Family Roles in Addiction
Oftentimes, when we talk about addiction, we discuss the addict themselves. Certainly, much of treatment program centers around substance abuse, mental health, and emotional and physical recovery of the addict, but there is another important element to observe and consider. The role of the family in the addict’s life is crucial. The family, good or bad, is part of the individual’s very core foundation. Family experiences and observations throughout life can condition and impact the mental and physical health of the addict, and ultimately influence recovery, relapse, and self-ideals.
In addiction, there are six distinct roles within the family. Either a spouse or child can take on these particular roles, thereby establishing patterns within the family to affect not only the addict, but those around them. These individual roles are often adopted, unknowingly, to make sense of a chaotic situation. Almost as a coping mechanism, these roles allow each individual family member to take the spotlight off the addict in an attempt to reduce stress within the home. These behaviors, however, actually do the opposite – intensifying anxiety, stress, and uncertainty. This fractured and false sense of family ultimately leads to resentment and irreparable damage to the family unit.
The first of these roles is, of course, The Addict. This is the center of the family in so much that the addict draws attention from everyone else, often having the rest live on pins and needles anticipating his or her next move, failure, relapse, or worst of all — death. The addict affects everyone around them by manipulating, hurting, and lying. They are aware of their role within the family, and often can see the destruction, however the addiction trumps all, destroying the trust, security, and sometimes safety of those in the household.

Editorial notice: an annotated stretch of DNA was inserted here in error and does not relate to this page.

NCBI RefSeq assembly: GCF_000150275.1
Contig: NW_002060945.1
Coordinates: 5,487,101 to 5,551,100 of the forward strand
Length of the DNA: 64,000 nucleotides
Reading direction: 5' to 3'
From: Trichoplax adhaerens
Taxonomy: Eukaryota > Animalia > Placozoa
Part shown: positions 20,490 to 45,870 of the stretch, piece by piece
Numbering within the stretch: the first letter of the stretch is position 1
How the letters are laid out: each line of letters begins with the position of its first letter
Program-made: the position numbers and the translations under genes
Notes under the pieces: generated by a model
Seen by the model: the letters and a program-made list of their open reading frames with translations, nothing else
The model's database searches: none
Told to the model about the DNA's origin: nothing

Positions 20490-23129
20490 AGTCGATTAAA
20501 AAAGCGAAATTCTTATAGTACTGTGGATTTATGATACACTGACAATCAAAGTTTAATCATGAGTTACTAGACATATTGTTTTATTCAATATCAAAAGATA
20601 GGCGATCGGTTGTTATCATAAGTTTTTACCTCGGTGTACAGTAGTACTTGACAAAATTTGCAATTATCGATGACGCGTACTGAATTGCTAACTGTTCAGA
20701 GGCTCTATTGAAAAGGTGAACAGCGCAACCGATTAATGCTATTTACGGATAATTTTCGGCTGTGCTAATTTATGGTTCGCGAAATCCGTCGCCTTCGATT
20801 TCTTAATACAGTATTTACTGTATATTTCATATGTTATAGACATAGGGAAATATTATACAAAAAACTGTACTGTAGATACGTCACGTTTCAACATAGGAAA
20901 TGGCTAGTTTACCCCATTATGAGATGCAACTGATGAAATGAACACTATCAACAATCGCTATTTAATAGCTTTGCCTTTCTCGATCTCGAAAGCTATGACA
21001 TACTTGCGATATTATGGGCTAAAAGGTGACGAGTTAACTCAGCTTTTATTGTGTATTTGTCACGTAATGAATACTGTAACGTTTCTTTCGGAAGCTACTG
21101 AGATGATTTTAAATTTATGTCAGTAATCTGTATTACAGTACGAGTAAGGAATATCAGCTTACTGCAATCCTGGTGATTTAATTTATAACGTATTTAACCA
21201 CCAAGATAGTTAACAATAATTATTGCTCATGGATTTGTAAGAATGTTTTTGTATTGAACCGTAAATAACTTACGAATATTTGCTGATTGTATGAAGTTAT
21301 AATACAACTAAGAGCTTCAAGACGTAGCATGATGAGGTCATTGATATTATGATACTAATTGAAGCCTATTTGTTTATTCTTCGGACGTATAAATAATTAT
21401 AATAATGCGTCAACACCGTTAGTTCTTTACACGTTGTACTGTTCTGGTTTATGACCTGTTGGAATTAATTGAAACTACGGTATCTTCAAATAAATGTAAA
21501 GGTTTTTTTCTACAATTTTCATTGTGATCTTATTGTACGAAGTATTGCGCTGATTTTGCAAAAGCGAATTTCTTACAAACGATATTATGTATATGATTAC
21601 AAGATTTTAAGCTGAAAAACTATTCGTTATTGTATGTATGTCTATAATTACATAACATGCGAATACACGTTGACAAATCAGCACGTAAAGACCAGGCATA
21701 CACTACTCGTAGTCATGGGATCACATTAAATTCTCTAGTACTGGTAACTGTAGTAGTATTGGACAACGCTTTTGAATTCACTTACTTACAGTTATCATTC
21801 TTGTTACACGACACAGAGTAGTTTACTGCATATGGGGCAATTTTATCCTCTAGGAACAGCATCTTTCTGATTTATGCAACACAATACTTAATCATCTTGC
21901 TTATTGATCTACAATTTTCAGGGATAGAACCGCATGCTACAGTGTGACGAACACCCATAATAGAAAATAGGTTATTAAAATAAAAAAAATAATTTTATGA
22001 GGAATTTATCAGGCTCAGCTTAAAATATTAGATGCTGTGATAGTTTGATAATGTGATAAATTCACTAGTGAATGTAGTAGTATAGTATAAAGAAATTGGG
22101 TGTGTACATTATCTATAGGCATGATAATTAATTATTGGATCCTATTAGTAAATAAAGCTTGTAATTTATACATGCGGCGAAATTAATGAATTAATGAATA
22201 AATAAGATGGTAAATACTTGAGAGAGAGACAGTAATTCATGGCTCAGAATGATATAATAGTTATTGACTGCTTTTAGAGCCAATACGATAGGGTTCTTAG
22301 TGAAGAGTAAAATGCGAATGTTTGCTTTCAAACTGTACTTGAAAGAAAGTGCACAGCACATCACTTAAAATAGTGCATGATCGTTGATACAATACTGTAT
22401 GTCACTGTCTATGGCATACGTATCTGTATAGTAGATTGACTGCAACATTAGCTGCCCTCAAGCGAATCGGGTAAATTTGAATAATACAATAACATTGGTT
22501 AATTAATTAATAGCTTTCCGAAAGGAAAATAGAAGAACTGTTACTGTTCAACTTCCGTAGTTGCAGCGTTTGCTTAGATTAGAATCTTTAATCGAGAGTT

The second is referred to as The Enabler. This is the family fixer – the peacemaker. They often cover up what’s really going on and try to create a happy, peaceful home. It may seem as though they’re burying their head in the sand, but this role is actually more active and powerful than that. The enabler empowers the addict to continue their behavior by not challenging it, addressing it, and sometimes shockingly, helps the addict in convincing others no addiction exists. We can be led to believe that the enabler assumes this role to appease the addict, but in fact, the enabler often wants to prevent social embarrassment on personal failure by shielding the world from what is happening in the home.
The third is The Hero. The hero tries to create a life of normalcy in their own way, often by striving for perfection, and through their hard work and personal accomplishments tries to create the image that nothing is wrong. The hero is your typical A-type, often the oldest child, patching together a broken home through tremendous effort. In this false sense of perfection, the hero hopes to influence the addict with a show that all is okay. Heroes typically go full speed ahead trying to accomplish and conquer. All this in an effort to satisfy themselves and fill a tremendous emotional and family void. The hero often suffers from anxiety, and later in life, can see the manifestations of this lifelong role come to the surface as stress-related illness.